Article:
For the lucky few vacationing in isolated corners of the world without internet access, you may have missed the furious hubbub surrounding Joseph Smith’s seer stone. The Church of Jesus Christ of Latter-day Saints in conjunction with the Community of Christ released previously unseen photographs of the stone along with a new volume of manuscripts from the Joseph Smith Papers Project, sparking a conversation among Mormons about its significance and relevance to faith.
Former Peculiar People blogheads Matt Bowman and Ben Park discussed the seer stone with Doug Fabrizio on RadioWest. Listen to it here (and yes, you read that correctly. As of next week, Matt & Ben will be passing on Peculiar People. More on that later).
Here’s what they had to say about the interview, as well as their reflections on this blog.
“Upon listening to the interview later, I realized how academic I sounded. That was not my original intent, though it also was not a surprise. On the one hand, I think speaking about these touchstone topics in a cool, dispassionate, and detached way emphasize the banality of these issues from a historical perspective, which hopefully alleviates kneejerk consternation; on the other, I wonder if such discourse sounds cold to those who are sincerely and foundationally troubled by what they see as “shocking” revelations.
Peculiar People was meant to speak to that very tension I felt on Tuesday, and I believe we had many, many posts that accomplished bridging the academic/public divide. My alchemic recipe usually involved destabilizing contexts, uprooting traditional narratives, glimpsing personal vulnerability, and sneaking in a few pop culture references. But just like the varieties of Joseph Smith’s revelatory devices, including his seerstones, I learned that there were multiple ways to use what he called our “crooked, broken, scattered and imperfect language” to capture something truly profound. As the blog now shifts to take a different approach, I’m am eager to see what comes of it.”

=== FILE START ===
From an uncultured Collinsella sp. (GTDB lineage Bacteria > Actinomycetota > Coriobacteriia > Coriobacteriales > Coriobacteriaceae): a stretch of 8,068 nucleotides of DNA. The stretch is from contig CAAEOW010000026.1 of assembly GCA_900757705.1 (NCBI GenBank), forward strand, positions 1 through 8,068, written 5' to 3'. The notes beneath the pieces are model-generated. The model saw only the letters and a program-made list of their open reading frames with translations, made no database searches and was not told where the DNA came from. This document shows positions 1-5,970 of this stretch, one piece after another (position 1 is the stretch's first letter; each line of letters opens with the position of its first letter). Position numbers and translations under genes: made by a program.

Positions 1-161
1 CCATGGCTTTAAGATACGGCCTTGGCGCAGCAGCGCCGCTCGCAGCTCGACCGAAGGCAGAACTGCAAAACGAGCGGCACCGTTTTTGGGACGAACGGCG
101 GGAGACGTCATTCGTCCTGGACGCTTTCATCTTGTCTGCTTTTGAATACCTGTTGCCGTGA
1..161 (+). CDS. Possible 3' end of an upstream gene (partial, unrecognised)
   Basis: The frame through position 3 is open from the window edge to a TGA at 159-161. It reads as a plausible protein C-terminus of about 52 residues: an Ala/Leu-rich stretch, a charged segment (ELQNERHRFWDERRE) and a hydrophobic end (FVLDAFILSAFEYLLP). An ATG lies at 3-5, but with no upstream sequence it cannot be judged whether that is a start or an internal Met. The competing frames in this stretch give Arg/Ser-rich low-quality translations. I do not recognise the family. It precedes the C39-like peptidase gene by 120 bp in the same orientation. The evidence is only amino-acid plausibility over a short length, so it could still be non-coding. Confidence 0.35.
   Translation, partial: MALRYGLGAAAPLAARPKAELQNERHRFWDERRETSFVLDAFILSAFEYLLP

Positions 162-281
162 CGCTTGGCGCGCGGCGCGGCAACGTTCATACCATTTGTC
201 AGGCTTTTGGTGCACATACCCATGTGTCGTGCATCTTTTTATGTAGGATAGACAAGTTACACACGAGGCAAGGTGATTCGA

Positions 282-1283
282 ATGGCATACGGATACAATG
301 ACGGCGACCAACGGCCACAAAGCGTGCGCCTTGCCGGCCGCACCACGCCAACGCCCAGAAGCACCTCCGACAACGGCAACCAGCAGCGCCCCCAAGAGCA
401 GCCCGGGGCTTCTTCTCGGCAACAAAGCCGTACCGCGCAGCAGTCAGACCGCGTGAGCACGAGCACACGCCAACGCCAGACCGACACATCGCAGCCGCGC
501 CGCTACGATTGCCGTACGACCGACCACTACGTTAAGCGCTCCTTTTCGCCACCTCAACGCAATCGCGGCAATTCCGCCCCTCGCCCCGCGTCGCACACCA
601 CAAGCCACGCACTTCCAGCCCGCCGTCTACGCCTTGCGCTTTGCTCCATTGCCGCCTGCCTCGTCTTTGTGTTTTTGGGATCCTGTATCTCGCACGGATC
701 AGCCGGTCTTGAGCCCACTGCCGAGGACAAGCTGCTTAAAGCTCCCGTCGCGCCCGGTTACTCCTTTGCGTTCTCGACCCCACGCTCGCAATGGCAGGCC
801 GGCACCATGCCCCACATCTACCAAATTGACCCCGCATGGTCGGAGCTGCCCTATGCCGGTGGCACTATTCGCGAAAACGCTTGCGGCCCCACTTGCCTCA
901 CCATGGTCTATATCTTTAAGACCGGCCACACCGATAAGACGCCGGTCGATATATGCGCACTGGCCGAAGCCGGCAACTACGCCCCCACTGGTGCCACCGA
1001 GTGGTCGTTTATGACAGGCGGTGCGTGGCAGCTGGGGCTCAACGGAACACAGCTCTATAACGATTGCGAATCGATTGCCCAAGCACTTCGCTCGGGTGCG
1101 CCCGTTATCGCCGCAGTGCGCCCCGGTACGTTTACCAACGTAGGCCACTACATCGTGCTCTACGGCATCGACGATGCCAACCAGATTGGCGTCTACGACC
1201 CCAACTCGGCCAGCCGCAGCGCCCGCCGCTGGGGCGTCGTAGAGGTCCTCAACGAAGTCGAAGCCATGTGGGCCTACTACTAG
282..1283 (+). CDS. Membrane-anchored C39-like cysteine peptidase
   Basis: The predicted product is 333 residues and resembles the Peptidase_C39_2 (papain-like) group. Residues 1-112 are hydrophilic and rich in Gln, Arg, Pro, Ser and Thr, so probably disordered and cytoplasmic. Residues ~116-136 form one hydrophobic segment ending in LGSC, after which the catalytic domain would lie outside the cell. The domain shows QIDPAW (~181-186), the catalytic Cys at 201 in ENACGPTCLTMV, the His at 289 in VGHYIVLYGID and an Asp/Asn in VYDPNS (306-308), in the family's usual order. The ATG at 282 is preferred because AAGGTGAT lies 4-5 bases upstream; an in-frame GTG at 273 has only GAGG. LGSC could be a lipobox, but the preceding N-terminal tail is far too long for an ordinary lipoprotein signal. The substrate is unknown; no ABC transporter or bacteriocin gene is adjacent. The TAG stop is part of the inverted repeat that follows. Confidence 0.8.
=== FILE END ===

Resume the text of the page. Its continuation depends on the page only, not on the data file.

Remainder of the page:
“Unlike Ben, I am not brave enough to listen to myself being interviewed, but I certainly concur with him that it should be, ideally, part of the role of the academic to communicate the tools we learn from our mentors and each other to people who have neither the time nor inclination to spend our lives as we do.
This particular interview is, I think, a useful microcosm of my attempt, at least, to do that. I received several communications after the interview. Some were complimentary, some were less so, but all used the same word to describe the stones; that being, “weird.” And of course, to most Americans accustomed to the lives we live today, confident in science and suspicious of ghosts and UFOs, they do seem weird.
Part of my job, and perhaps what this blog has tried to do, is to make, as a (slightly tweaked) old chestnut in religious studies puts it, the weird seem normal, and the normal seem weird. That is, we should be helping people see humanity, fears, and desires that they recognize in things that might seem strange—like Joseph’s stone. But we should also help them see how the assumptions and predicates they take for granted might seem odd to others. In that sense, then, the task of academics should be to help us all understand each other better, and in so doing, hopefully to build more cohesive and welcoming societies. That’s a lot of weight to put on one NPR interview, but it is, as anything, a start.”
On behalf of the many enthusiastic bloggers here at Peculiar People, I’d like to thank Matt and Ben for their work and wish them the best on their future endeavors. We do have some interesting ideas in the works for this blog, but we’ll often look back on their contributions for inspiration. Thanks, guys.